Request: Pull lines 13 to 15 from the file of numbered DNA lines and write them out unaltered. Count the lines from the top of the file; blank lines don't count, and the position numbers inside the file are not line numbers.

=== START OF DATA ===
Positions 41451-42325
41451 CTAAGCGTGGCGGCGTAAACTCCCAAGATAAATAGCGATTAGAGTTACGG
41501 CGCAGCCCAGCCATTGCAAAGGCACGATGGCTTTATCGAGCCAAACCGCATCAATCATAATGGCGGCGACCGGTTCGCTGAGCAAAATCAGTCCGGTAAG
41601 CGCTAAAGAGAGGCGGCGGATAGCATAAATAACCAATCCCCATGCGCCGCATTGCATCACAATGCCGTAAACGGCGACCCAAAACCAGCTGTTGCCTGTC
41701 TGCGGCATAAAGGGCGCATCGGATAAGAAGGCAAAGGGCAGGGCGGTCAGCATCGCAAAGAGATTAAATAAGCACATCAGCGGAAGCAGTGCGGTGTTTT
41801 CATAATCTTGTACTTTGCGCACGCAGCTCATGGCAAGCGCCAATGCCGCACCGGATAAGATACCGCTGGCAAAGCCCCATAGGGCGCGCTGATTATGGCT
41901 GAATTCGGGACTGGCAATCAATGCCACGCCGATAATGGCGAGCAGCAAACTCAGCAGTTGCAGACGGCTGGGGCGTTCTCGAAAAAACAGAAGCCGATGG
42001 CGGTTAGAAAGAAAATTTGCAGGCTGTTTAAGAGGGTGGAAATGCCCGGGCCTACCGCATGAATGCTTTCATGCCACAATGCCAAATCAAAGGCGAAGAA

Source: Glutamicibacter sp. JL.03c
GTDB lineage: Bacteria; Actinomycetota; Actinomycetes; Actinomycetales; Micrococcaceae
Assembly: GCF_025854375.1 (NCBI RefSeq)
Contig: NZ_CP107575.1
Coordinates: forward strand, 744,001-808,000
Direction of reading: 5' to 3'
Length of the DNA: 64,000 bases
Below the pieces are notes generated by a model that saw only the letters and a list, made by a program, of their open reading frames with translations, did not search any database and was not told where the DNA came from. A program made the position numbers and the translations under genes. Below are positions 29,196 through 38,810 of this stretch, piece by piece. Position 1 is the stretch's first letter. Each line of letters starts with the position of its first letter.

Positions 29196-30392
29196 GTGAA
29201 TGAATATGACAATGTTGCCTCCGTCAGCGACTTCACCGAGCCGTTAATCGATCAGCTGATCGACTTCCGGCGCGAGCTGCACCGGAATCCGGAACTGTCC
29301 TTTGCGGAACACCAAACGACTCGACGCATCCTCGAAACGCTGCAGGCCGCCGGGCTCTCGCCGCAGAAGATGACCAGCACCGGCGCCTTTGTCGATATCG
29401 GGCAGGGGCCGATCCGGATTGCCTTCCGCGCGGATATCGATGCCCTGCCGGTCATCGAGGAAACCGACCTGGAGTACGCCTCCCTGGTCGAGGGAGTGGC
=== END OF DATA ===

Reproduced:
Coordinates: forward strand, 744,001-808,000
Direction of reading: 5' to 3'
Length of the DNA: 64,000 bases